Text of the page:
Waitrose Campus, Bracknell
Waitrose Head Office and Distribution Centre in Bracknell covers a large area of approximately three million sq ft. A total of 16 separate buildings make up the complex. These are mostly offices and warehouses, but there are also two multi-storey staff car parks, a conference centre, plus a sports and leisure centre.
In early 2018, the company began an estate digitisation process, and asked Digital Inc. to undertake a full 3D measured survey of all the buildings and surrounding grounds, including landscaping and surface car parking. From this, we were to develop a BIM-ready survey model of the entire site.
Our first task was to assemble a project team with the precise mix of skills and expertise required. As this was a complex project consisting of many different strands, our team of specialists and technicians comprised of:
- 2 terrestrial laser scanning teams
- 1 drone/UAV team
- 1 CCTV pipe survey specialist team
- 1 underground utilities surveyor
- 8 BIM technicians
- 1 visualiser/photographer
- 1 dedicated project manager
- 1 dedicated quality controller
From day one, we worked closely with the client. Many areas – including the main distribution centre – were in use 24 hours a day, and detailed planning was needed to gain access to these areas with as little disruption as possible.
Due to the size of the area to be surveyed, drones were seen as the most efficient way to carry out much of the work. This required a great deal of preparation to comply with the company’s health and safety standards, and minimise the risk to staff working nearby. The use of drones significantly increased the amount of data to be processed, together with the 3D scanning data and CCTV data, this led to sizeable and complicated files.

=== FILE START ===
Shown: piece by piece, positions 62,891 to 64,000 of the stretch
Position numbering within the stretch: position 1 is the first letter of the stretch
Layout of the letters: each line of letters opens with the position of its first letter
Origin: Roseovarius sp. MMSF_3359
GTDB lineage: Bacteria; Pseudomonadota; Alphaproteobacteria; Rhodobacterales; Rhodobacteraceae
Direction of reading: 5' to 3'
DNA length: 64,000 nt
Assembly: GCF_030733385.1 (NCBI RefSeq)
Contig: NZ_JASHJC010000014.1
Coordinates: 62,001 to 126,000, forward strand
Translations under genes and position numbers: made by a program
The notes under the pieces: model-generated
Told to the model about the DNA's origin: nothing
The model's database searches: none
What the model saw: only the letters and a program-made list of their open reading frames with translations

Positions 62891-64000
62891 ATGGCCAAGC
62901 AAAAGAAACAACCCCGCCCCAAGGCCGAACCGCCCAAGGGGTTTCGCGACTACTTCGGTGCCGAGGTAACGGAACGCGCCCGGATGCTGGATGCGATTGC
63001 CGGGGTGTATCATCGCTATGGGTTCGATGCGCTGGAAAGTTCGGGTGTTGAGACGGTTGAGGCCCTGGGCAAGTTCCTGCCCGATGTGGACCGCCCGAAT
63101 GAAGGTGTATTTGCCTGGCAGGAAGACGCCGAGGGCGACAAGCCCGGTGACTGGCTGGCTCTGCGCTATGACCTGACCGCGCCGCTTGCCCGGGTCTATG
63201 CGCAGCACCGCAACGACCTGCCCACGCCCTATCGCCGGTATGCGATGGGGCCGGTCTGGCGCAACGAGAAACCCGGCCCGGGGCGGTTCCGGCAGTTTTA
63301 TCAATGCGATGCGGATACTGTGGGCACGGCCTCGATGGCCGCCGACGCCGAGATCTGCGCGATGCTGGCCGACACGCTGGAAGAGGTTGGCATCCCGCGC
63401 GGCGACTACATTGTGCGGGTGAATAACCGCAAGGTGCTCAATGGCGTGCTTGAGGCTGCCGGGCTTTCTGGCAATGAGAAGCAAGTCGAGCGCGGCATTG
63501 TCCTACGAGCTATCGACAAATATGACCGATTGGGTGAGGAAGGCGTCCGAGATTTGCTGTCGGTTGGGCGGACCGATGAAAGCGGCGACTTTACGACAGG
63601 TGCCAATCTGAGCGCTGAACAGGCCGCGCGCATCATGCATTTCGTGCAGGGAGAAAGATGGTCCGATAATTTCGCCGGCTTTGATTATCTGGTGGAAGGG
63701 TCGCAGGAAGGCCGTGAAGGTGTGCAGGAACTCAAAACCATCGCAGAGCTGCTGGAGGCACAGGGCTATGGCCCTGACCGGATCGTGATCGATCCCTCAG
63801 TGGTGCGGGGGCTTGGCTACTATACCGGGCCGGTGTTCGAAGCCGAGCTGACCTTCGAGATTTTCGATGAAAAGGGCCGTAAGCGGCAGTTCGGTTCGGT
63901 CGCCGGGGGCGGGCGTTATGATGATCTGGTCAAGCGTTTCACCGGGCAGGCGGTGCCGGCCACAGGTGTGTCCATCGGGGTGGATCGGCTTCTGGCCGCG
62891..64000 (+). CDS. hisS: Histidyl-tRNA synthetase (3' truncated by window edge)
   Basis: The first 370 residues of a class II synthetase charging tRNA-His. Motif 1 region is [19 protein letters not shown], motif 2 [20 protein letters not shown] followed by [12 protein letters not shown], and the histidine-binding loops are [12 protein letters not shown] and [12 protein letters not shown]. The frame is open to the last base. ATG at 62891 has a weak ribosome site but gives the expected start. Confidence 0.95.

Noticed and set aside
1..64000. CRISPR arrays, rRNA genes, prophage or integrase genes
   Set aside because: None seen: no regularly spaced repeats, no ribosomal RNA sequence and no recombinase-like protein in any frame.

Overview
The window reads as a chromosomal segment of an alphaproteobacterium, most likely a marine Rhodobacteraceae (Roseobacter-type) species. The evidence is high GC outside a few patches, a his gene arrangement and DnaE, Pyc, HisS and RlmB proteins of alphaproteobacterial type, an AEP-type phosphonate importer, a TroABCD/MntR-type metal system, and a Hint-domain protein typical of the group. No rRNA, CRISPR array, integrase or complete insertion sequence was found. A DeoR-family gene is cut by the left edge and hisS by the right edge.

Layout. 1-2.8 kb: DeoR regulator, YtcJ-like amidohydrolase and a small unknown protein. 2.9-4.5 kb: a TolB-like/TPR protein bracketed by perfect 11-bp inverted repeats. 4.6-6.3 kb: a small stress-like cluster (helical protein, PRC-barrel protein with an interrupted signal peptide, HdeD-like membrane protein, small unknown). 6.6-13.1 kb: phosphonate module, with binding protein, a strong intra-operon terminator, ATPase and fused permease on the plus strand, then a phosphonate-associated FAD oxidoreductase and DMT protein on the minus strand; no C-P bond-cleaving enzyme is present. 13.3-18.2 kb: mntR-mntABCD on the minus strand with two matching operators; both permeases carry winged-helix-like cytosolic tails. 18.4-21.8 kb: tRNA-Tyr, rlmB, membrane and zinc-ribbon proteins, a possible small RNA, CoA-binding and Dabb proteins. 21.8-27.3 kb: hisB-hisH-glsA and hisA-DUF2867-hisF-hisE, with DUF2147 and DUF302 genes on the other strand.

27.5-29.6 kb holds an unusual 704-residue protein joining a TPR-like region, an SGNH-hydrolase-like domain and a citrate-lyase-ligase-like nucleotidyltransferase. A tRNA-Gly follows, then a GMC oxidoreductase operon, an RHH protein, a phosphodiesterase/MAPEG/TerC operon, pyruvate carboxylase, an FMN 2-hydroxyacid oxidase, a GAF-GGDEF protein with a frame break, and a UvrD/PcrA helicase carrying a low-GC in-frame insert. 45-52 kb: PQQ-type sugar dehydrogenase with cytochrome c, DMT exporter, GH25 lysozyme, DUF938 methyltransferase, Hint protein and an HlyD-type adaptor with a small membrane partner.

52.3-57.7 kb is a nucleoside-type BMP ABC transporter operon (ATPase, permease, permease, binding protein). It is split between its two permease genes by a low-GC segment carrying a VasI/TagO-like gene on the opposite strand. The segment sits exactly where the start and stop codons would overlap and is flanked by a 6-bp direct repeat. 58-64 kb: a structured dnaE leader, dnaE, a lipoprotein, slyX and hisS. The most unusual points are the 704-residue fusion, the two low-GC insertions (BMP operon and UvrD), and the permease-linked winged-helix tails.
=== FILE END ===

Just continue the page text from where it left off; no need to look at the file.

Our skilled BIM technicians needed to manipulate this large quantity of data, and make sure that all modelling and families were fully optimised to prevent the file becoming unstable and unmanageable. Continuity throughout the project was also vital, and having a dedicated project manager and strong QA procedures meant we could ensure that naming conventions and family NBS standards were consistent across each individual element.
Our technicians and specialist advisors were meticulous in interpreting and piecing together the information from different data sources to create an accurate model. Having a dedicated team meant we could keep to our strict timetable and achieve the highest level of consistency from the beginning to the end of the project. By constantly liaising with the client, we were able to keep them informed of progress at each stage, advise of any potential problems, negotiate solutions, and make sure their expectations were exceeded every step of the way.
A further consideration on this project – and one which could have easily caused extensive delays – was the weather. As conditions needed to be ideal to launch the drones, we closely monitored the forecast to find the optimal weather windows in which to carry out the drone surveys. Less-than-perfect visibility would lead to less-than-accurate survey data.
Another challenge was the undulating terrain across the site, meaning that markings on the car parks and access roads could appear to be above or below the surface. This needed to be taken into account by the technicians building the model and adjusted as necessary.
With a project of this size and scope, it was important that we continually discussed and updated the specification to make sure that we were focussing on the key areas, rather than over-modelling where it was not required.
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